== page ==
Friday, May 24, 2013

Illusion of Individuality pt. 11


This situation where the population swells[i], and the pool of resources remains stagnant[ii] leads into the third issue concerning the concept of the individual, overpopulation. A collection of individuals, as opposed to an interdependent network that is the whole of humanity, will always clamor for individual freedoms and choice. One of the most fundamental “rights” of an individual is the ability to reproduce to whatever extent to which that individual is able, much like a cancer or virus.[iii] The problem here is the stagnant (but realistically shrinking[iv]) pool of resources of which we are all dependant on will at some point (arguably past[v]) no longer be able to provide adequately for everyone, at which point we kill our host or die trying.[vi] Of course there will always be the classic 1973 Charlton Heston solution of Soylent Green, or the classic “A Modest Proposal,” but much like eating excrement, cannibalism is generally considered a damnable taboo, so this is not a realistic global solution to overpopulation.[vii]
One option that has been tried on a national scale was China’s one child policy. Granted, it was steeped in small failures such as the cultural preference for having sons. Yet, despite the fact that its implementation has neither been evenly applied nor was it perfect in other ways, China’s one child policy has had dramatic effects concerning curbing overpopulation on a national scale.[viii]  Various dictators have attempted forms of eugenics, yet our individually oriented culture finds this distasteful; possibly that is because these genocides have historically been based on such ridiculous standards like race or religion instead of empirical study such as genetic dispositions for illnesses.[ix] That, however, begs the larger question of “what is illness?” which seems pointless to attempt to answer until after the paradigm shift from individuals to an organism occurs.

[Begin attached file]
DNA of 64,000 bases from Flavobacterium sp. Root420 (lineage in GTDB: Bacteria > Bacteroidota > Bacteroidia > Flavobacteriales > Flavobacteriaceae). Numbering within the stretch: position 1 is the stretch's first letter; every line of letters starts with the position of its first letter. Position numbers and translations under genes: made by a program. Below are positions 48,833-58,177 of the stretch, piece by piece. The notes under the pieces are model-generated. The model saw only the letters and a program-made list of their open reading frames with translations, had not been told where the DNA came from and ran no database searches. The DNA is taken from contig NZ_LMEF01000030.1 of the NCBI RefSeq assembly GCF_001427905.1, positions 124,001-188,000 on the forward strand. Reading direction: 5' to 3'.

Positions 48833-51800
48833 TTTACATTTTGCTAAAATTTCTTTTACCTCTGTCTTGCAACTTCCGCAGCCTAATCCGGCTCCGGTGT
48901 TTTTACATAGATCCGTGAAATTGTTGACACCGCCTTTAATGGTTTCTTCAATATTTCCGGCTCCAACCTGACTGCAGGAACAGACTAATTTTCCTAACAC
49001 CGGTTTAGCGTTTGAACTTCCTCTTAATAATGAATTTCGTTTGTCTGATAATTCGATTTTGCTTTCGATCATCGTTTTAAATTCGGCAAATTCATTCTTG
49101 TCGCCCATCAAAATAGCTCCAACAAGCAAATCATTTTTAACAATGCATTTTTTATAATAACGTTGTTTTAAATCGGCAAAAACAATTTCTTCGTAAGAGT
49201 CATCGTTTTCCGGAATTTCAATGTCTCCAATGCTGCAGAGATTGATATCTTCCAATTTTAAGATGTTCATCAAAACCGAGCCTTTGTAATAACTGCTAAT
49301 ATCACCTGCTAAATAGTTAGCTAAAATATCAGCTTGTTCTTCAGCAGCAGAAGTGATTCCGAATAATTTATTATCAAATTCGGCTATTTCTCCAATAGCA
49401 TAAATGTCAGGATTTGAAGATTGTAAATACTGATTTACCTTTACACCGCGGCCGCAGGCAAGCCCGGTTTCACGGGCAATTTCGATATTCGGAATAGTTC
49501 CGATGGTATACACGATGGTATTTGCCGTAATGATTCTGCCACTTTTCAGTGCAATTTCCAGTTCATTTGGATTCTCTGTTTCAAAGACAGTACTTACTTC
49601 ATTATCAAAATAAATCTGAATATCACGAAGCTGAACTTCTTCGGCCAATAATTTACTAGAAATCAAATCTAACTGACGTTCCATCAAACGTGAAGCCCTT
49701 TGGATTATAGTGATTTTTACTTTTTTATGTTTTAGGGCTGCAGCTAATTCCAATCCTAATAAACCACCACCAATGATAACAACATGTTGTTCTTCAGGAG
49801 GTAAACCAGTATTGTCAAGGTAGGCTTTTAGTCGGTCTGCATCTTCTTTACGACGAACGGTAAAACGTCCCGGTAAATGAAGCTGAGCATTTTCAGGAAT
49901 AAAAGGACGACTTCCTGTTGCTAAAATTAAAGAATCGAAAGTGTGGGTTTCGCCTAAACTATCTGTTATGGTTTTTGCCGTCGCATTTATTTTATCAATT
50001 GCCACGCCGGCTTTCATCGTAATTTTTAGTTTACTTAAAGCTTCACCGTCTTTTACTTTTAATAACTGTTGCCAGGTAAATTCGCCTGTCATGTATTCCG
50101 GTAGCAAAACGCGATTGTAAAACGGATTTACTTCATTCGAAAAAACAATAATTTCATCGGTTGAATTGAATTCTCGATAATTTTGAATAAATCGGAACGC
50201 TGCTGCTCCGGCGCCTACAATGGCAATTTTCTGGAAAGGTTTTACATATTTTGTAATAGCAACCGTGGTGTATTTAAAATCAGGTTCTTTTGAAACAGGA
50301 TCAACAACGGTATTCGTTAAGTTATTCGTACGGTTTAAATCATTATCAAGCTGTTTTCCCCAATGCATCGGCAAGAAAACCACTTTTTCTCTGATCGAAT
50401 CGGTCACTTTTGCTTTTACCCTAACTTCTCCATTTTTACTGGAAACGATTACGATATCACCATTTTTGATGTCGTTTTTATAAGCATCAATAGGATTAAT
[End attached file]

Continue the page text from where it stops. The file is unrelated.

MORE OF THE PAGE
There may be no magic bullet to this problem that can be voiced without some popular cry of condemnation, but at some point in the not too distant future someone will have to take control of the situation for it is clear that self-governance is not a viable option. Thus, if the nature of our existence is continually kept at arm’s length it will always remain impossible to fully embrace. So until an ultimate root cause of the issue is realized and largely accepted, a potentially productive course of action on how to address the issue cannot begin.            

[i] Justin Gills and Celia W. Dugger, “U.N. Forecasts 10.1 Billion People by Century’s End,” The New York Times, (accessed April 19, 2013).
[ii] “Natural Resources,” European Environment Agency, (accessed April 19, 2013).
[iii] Kay Steiger, “’Population Bomb’ Scientist: ‘Nobody’ Has the Right to ‘as many children as They Want’,” The Raw Story, (accessed April 19, 2013).
[iv] “Natural Resources”
[v] “Land Degradation,” University of Michigan, (accessed April 21, 2013).
[vi] “’Population Bomb’ Scientist: ‘Nobody’ Has the Right to ‘as many children as They Want’.”
[vii] “Soylent Green,” Wikipedia, (accessed April 19, 2013).
[viii] “O Brother Where Art Thou?,” The Economist, (accessed April 19, 2013).
[ix] “List of Wars and Anthropogenic Disasters by Death Toll,” Wikipedia, (accessed April 19, 2013)

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